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Thread: Quarter Sawn White Oak Legs - All 4 sides

  1. #1
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    Quarter Sawn White Oak Legs - All 4 sides

    Say, I seem to remember a technique for making table/chair legs with QSWO grain on all four sides. It seemed to have used either 4 triangular shaped pieces of wood, or a lock miter to put it together.

    Does this sound familiar? Can anyone point me to a magazine or online article that might describe the technique?

    Thanks!
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  2. #2
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    Quote Originally Posted by Brent Dowell View Post
    Say, I seem to remember a technique for making table/chair legs with QSWO grain on all four sides. It seemed to have used either 4 triangular shaped pieces of wood, or a lock miter to put it together.

    Does this sound familiar? Can anyone point me to a magazine or online article that might describe the technique?

    Thanks!
    Right on both counts - and I believe it was Fine Woodworking about 2 or 3 years ago.
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  3. #3
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    Another method is to take some stock, and laminate it. This gives you 2 good edges to your leg, and two edges with laminations showing. Then rip two thin pieces of veneer - like 1/8" thick - and glue it over the edges with the laminations. You then chamfer the edges, and the glue line virtually disappears, and you now have four good faces showing.

    Like this: Click image for larger version. 

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  4. #4
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    I use Art's method and here's the FWW article on the mitered method: http://www.taunton.com/finewoodworki...F.aspx?id=2435
    Last edited by glenn bradley; 04-22-2008 at 04:56 PM.
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  5. #5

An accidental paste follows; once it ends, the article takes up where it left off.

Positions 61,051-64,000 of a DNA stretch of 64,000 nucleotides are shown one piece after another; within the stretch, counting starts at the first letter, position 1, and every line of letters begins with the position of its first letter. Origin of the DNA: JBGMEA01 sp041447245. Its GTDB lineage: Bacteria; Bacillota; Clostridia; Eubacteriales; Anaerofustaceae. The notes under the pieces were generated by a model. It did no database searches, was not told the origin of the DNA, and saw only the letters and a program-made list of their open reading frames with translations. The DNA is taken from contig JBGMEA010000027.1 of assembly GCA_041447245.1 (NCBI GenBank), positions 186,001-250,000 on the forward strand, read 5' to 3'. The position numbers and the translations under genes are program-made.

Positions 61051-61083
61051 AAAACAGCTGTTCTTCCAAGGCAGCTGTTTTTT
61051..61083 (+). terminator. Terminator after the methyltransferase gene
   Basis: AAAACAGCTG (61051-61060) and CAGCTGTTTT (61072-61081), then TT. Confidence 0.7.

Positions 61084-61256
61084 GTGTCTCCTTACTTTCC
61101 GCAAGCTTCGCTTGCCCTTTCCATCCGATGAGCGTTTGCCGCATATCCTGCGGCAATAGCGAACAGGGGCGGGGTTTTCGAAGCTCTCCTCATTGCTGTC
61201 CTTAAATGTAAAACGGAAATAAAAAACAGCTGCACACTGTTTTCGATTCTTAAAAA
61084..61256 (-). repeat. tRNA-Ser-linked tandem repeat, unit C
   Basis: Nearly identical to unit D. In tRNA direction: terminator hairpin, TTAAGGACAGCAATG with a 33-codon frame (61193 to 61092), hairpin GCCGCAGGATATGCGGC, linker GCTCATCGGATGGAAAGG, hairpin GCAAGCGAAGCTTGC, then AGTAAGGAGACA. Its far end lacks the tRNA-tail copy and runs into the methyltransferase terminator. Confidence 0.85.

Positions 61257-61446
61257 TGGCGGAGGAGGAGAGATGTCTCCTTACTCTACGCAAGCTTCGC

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    Mark Singer had a little different method and did a Tutorial on making legs with 4 good sides, but I think it was on SMC before FWW got started.

  6. #6
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    Thanks!

    I sort of like the lamination method. Looks pretty easy...
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  7. #7
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    I've done the mitered technique on a tables. I don't have any pics of the leg ends but I 45'd the sides of each board and used #0 biscuits to line them up and added lots of clamps. They look good, but I also didn't use QS oak. I tried to at least match the grain patterns so they looked like solid stock. Below is the table.


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  8. #8
    Hello. There is a good example of this technique here:

    http://www.ukworkshop.co.uk/forums/v...ic.php?t=23301

  9. #9
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    Rift sawing your lumber will give you the same look on all four faces without going thru all that trouble. And it is very stable, as well. Just need to start out with thick enough planks. I use a homemade window to orient the end grain just right (grain running on the diagonal from one corner to the opposite corner) then turn on the bandsaw.
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  10. #10
    I have used the method Art describes several times and am convinced its the way to go. This picture shows it a little bit (QS ash). Very easy to do with great results. Cutting the legs on the rift is great but you would have to start with mighty big stock to end up with, say, 3x3 legs. Barry
    Attached Thumbnails Attached Thumbnails Coffee Table detail.jpg  

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